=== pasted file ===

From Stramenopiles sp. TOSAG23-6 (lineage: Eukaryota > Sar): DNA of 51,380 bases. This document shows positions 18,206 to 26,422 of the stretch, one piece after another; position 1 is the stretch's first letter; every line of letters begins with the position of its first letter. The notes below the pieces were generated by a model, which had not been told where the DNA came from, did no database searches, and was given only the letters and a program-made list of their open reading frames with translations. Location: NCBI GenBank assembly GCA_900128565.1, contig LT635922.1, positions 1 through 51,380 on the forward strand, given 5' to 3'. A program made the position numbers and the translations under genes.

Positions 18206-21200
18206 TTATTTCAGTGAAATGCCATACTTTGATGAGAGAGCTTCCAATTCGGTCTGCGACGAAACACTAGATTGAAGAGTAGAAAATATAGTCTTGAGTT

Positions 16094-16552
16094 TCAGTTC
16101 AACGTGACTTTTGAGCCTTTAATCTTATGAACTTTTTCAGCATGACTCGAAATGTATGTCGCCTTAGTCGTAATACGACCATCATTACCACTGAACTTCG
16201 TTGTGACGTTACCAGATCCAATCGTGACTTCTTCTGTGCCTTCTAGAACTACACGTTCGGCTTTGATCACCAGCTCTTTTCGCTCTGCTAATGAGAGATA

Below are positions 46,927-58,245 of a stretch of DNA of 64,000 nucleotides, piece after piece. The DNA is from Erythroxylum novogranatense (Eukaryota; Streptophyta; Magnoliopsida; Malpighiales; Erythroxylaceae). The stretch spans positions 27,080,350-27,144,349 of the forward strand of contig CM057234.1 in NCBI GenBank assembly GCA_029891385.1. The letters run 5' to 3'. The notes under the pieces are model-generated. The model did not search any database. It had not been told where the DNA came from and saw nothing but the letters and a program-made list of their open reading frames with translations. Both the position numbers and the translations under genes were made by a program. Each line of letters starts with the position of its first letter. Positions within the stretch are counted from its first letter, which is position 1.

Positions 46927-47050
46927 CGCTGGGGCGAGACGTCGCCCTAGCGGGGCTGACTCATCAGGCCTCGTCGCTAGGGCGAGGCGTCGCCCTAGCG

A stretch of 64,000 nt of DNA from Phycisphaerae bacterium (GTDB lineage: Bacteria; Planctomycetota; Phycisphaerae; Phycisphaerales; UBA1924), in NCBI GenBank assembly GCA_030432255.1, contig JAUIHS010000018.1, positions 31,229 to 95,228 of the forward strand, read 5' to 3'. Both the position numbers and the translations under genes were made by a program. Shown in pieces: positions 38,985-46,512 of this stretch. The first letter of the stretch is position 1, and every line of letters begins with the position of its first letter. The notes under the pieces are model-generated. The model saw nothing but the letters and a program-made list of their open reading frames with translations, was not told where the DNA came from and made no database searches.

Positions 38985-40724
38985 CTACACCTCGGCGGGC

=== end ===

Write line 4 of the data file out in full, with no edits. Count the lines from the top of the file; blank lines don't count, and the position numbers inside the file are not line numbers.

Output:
Positions 16094-16552